Thursday, November 18, 2010

Po-on and the sense of home

I was pondering the title -- why "Po-on"? Why not "Rosales" or "Journey", since most of the book is concerned with those? Po-on itself only makes a brief appearance at the beginning, and then everyone has to pack up and get the hell out.

Then I realized that this is rather a silly question for me to ask, who am moving back to my family's old stomping grounds. I think that once you bond to a certain location, you can't get it out of your blood. I've wanted to come back to Ohio for years now, though when I first left I was chomping at the bit to get out. Istak's family, being forced to leave quickly, had to carry Po-on with them. They had no chance to leave the place behind or sever ties smoothly. Almost anywhere they settled would put them in mind of Po-on, whether through similarity or, more strikingly, through dissimilarity.

6 comments:

Enbrethiliel said...

+JMJ+

Hoping I'm not being too literal here . . .

I asked someone who speaks Ilokano and she said that "po-on" means grave--as in the place where someone is buried.

Which didn't stop me from thinking of Po-on as I do today: the story of a birth.

Melanie B said...

In the author's note in my edition Jose says: "Po-on, which means "the beginning" or "tree trunk" in my native Ilokano, is the first in terms of chronology."

So it seems he was also thinking of the novel in terms of beginnings. But it's interesting that the word can also mean grave. So often in literature you see the images of womb and tomb connected. Birthplace, burial place... both have the idea of rootedness, connection to the land.

It also makes me think of Istak's reaction to the revolutionary literature that Don Jacinto gives him to read: He had gone over the copies of La Solidaridad and returned them; when his benefactor had asked him what he had found in them that impressed him, he had said quickly that there was great truth in what the ilustrados wrote about being rooted in the land. This truth was self-evident to those who worked the land themselves.

Melanie B said...

Also this: "One last question was burning in Istak's mind: the Cripple, the president, all of them-- surely they must know that the revolution had failed. And it had failed because the leaders could not see themselves as Filipinos. Always, they were men of Cavite, of Bulacan, and now, he was Ilokano. How could anyone rise from his origins? Everything starts from there just as with him everything started in Po-on."

It seems the question of Istak's origins, his sense of home and of place is integral to the question of Filipino nationalism: how to resolve the apparent conflict between having one's identity be rooted in a specific locale, a village, a language, and yet also have a greater sense of belonging to a nation?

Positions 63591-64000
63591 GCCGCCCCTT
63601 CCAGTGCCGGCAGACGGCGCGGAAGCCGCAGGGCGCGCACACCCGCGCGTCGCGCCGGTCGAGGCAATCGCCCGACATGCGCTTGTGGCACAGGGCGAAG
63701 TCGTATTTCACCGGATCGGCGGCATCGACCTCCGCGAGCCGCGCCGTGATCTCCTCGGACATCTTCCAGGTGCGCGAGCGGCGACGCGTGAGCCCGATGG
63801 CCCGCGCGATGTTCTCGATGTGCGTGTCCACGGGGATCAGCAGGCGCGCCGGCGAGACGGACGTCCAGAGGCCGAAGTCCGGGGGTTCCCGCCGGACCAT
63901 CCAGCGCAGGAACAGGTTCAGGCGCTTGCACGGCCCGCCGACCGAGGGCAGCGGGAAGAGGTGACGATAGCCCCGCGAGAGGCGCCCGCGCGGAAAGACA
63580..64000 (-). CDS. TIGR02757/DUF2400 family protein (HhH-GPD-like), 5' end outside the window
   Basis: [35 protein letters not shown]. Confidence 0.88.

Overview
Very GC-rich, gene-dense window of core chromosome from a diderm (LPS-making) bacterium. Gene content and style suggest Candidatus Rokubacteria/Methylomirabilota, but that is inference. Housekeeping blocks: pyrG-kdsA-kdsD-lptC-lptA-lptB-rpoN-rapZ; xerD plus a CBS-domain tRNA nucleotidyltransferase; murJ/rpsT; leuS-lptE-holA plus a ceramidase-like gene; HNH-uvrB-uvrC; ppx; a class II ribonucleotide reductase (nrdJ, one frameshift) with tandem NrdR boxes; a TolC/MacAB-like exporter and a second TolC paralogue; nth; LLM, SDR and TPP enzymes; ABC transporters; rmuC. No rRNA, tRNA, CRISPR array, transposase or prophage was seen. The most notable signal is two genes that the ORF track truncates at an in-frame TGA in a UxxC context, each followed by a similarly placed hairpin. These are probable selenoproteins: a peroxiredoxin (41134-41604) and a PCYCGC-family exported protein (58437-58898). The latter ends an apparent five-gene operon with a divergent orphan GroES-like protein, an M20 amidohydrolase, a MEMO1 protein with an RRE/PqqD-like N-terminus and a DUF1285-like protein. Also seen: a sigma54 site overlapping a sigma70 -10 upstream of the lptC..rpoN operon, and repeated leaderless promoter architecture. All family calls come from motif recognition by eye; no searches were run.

Enbrethiliel said...

+JMJ+

Melanie, that is actually a conflict that still exists today. A few months ago, while out with friends, the topic of Philippine patriotism came up and I was surprised to hear them echo the same frustration with the lack of unity in our country. Jose's theme is as fresh today as it was not just when he wrote Po-on, but also when the Revolution was taking place.

Melanie B said...

E, That's very interesting. I'm curious, to what extent does language continue to divide peoples and create disparate sense of identity? From what I understand English and Tagalog are both official languages... How effective is either as a lingua franca? Is there actually full literacy in either or both or do some people fall through the cracks? I'm truly fascinated by the politics of language.

Enbrethiliel said...

+JMJ+

Melanie, I would say that in some areas, you'll have better success with English than with Tagalog. I use "Tagalog" and "Filipino" interchangeably because Tagalog has been declared the national language, but that's pretty much just my lip service--and my personal "In your face!" response to the Cebuanos who are unhappy that their Bisaya didn't make the cut. I once heard that if you try to speak to a Cebuano in Tagalog, he won't let you; he'll understand you perfectly, but will switch to English. And most of us who live up north agree that Cebuanos speak English very well--unlike the native Tagalog speakers, who have developed the macaronic "Taglish" (sometimes called "Engalog") that is the bane of our educational system.

But even English is a great divider. A few years ago, I heard the theory that the real social gap is not between rich and poor but between those who speak English fluently and those who don't. And more and more "rich kids" are flunking Filipino class, these days.